Hans-Martin Eiter: This is where software and artificial intelligence (AI) come into play. Let's take a pizza, for example. Consumers select the desired browning result on a five-level scale via the Home Connect app or directly on the oven's display. Once the baking program starts, the camera continuously monitors the pizza and takes a photo every ten seconds. We have developed a software algorithm to assign a browning level to each image in the series. Thanks to this artificial intelligence, the oven knows when the desired degree of browning has been reached and switches off automatically. This works for a wide range of homemade and ready-made pizzas with different toppings and doughs, rolls and lasagna - covering hundreds of variations. 

 

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Consumers select the desired browning result on a five-level scale via the Home Connect app or directly on the oven's display.

Wow, that's a lot! How did you teach the artificial intelligence to do that?  

Hans-Martin: Like humans, the system learns from experience and has to 'see' many images of food during the baking process. That's why, together with our development experts for baking applications, we took thousands of pictures of the baking process of a wide variety of foods in Traunreut, Germany, and evaluated the degree of browning in these pictures. In the process, we 'showed' the AI system not only the most common lasagna dishes, pizzas and rolls, but also a wide range of ingredients and shapes - from asparagus pizza to pretzels or frozen lasagna. Because the AI is aware of this wide range of training data, it can identify the appropriate browning level even for the most diverse pizza toppings and doughs. This means consumers can take their dishes out of the oven without constant visual inspection, just at the right moment when they are sufficiently browned. Another cool added value for the foodies among our consumers: They can share the high-resolution photos from the oven directly with others and whet their appetites!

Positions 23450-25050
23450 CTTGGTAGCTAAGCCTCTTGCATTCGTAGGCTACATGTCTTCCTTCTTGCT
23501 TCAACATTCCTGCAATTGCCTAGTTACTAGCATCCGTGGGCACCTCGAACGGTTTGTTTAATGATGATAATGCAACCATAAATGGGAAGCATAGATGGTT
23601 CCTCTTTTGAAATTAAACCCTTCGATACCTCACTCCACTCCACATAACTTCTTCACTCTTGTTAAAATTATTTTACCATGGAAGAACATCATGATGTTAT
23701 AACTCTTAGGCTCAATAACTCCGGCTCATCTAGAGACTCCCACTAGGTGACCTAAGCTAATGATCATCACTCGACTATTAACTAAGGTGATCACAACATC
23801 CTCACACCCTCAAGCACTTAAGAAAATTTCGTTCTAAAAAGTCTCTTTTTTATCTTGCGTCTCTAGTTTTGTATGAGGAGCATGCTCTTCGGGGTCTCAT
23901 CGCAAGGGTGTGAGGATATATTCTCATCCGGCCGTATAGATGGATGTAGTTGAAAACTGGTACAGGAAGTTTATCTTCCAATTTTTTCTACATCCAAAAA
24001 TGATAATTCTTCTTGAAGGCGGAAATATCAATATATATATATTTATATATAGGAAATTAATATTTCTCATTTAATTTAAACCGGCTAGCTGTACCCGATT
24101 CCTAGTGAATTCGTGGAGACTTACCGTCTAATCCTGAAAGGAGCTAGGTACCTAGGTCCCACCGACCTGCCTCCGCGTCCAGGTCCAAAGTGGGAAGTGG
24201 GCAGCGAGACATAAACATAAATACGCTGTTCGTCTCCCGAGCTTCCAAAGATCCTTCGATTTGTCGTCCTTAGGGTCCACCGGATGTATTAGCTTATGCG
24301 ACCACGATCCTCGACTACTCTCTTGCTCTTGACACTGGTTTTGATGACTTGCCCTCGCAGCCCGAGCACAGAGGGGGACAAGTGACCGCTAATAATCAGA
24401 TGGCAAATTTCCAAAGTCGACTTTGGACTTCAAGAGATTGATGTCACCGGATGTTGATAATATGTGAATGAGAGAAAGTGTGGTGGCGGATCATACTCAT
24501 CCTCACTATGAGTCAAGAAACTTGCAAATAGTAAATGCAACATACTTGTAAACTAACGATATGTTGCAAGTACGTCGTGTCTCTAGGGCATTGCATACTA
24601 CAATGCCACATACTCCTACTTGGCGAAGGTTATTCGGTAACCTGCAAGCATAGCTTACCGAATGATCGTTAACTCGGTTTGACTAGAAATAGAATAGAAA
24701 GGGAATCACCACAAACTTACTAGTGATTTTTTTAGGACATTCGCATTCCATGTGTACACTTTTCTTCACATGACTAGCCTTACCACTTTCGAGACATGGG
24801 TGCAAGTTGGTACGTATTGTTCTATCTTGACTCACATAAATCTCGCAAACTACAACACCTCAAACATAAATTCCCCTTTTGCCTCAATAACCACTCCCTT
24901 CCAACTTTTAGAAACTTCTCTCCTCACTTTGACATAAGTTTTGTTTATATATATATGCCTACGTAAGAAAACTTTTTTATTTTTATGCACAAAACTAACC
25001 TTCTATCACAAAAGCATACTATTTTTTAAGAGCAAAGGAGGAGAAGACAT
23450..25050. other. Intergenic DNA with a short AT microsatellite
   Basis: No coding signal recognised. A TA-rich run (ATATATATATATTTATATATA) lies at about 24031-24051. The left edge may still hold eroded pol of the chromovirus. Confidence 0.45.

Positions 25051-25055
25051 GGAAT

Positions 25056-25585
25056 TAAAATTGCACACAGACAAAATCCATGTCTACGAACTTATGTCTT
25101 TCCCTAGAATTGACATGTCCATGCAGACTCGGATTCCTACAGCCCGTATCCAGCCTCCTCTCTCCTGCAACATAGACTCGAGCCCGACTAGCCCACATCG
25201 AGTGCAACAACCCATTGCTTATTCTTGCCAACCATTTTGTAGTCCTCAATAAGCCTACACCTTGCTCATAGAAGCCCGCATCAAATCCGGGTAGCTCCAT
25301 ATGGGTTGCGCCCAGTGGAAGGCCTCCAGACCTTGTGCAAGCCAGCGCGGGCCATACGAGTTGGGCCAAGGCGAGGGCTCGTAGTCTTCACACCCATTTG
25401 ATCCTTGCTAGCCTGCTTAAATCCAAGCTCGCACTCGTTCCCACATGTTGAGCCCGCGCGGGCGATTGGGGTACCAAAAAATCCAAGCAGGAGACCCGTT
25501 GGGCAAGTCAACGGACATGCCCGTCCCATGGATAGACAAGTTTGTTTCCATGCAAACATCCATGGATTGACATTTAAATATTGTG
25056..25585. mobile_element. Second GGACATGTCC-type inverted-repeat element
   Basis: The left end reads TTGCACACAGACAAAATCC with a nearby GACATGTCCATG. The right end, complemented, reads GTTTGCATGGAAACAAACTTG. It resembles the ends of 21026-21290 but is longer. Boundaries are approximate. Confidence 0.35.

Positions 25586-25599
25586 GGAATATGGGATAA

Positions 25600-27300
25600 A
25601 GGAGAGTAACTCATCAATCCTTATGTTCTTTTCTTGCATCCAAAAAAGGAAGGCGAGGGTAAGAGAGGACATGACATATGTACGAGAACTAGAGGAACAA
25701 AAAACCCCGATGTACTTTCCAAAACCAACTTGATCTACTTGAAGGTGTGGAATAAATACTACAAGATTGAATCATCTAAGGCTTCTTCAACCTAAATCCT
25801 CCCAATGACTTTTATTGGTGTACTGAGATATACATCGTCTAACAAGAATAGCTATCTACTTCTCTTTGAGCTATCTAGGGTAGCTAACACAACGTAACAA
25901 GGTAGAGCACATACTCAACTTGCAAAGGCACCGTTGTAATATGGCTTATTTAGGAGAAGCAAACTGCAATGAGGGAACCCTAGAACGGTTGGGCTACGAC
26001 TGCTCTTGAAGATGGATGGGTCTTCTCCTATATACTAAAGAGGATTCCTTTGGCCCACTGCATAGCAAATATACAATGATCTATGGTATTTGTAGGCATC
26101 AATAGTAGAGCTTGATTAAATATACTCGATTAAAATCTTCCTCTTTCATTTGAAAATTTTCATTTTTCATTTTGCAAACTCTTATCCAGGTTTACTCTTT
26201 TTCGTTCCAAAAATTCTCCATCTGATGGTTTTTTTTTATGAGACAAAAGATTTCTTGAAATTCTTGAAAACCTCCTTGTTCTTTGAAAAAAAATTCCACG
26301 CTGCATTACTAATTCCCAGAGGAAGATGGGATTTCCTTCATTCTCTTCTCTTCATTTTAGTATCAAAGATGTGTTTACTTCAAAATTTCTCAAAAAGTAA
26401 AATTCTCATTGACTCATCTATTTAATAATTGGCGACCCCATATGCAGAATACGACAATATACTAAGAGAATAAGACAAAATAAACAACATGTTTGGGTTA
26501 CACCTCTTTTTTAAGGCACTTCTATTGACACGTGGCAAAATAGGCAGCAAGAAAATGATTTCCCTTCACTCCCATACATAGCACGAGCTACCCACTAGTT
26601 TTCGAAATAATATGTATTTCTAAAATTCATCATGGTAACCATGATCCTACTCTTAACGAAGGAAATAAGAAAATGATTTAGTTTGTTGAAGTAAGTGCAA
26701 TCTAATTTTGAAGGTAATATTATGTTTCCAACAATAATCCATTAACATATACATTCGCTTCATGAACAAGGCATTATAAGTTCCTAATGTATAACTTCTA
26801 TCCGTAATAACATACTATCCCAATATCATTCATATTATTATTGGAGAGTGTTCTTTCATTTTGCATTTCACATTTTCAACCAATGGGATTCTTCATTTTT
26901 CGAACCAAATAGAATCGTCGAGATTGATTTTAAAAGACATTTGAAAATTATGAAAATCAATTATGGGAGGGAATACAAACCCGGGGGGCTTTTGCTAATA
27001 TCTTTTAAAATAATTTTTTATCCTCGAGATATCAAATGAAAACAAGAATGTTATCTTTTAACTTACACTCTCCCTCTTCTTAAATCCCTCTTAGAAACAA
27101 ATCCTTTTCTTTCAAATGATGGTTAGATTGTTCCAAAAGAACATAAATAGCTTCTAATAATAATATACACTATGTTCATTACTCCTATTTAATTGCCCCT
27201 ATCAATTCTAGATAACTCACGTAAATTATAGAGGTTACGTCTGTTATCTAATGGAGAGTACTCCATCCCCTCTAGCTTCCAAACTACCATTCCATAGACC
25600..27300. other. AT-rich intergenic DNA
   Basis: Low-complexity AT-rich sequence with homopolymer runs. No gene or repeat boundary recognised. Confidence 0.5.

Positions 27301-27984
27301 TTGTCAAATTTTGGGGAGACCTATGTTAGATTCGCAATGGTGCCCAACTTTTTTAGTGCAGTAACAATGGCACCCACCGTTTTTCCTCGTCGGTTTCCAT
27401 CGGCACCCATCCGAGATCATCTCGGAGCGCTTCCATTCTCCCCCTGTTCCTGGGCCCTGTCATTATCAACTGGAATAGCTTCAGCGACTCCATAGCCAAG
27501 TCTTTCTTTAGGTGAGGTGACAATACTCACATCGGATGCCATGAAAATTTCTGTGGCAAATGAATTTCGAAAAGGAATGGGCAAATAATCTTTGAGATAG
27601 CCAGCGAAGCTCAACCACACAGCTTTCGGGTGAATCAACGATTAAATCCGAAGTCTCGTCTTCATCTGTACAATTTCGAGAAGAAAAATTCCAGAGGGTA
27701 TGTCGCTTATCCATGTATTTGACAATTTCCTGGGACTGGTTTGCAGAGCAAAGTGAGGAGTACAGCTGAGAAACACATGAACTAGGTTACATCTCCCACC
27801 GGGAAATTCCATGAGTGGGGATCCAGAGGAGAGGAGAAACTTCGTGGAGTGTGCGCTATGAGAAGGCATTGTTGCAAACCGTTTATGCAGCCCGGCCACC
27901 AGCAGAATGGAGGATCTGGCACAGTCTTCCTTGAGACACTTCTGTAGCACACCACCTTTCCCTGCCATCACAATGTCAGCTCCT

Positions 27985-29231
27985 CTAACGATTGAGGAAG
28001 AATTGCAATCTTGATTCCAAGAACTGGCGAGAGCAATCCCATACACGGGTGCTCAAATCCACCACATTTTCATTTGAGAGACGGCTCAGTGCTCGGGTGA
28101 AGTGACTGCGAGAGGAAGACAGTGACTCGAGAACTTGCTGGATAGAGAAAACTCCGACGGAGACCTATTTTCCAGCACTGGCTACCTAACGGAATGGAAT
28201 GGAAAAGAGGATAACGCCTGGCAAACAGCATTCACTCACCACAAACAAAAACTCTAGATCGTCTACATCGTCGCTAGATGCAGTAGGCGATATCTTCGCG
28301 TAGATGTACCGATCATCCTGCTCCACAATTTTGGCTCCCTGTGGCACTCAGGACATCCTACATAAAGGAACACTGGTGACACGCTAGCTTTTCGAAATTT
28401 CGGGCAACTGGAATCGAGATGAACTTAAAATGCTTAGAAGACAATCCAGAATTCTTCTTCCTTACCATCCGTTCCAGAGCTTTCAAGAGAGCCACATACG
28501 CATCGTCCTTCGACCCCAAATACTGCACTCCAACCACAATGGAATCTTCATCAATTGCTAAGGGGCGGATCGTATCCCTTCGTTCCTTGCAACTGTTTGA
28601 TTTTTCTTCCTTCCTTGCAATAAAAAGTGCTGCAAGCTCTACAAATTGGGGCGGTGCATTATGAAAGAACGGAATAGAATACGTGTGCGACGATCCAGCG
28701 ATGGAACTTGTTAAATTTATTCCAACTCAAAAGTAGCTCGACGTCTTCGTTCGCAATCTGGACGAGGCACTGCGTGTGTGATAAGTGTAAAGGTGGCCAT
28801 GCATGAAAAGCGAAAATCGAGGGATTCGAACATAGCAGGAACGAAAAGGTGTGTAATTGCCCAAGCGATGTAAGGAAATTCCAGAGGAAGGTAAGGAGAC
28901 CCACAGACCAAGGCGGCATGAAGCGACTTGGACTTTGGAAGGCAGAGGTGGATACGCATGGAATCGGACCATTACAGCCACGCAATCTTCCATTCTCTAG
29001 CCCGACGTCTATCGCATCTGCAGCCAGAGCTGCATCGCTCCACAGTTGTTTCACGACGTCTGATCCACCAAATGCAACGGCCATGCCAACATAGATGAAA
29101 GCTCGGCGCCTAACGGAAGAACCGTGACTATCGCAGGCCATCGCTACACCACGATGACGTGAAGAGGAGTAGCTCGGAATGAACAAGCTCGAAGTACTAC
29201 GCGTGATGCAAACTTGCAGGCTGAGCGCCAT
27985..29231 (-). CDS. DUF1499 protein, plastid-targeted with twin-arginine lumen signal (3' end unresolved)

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This is what the lasagna might look like at the different browning levels.

And what's next? 

Hans-Martin: Well, first of all, we presented the new feature at the EuroCucina trade fair in June and at the IFA in Berlin in early September 2022. It will be available in the connectable ovens from Bosch’s accent line and Siemens’ studioLine series starting in January 2023. I'm really excited to see whether our consumers will be as satisfied as the many test users who have already been able to test the feature intensively in advance. Of course, we will continue to work in the meantime and develop further AI-based functions for the different needs of our consumers. Similar to autonomous driving in cars, we are so far only at the beginning of the road towards sensor-based cooking automation.  

 

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Siemens’ iQ700 oven range

 

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Bosch’s Series 8 oven range

 

 

 



 

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BSH all over the world.

BSH Hausgeräte GmbH, with a total turnover of some EUR 15.6 billion and 62,000 employees in 2022, is a global leader in the home appliance industry. The company’s brand portfolio includes eleven well-known appliance brands like Bosch, Siemens, Gaggenau and Neff as well as the ecosystem brand Home Connect and service brands like Kitchen Stories. BSH produces at 40 factories and is represented in some 50 countries. BSH is a Bosch Group company.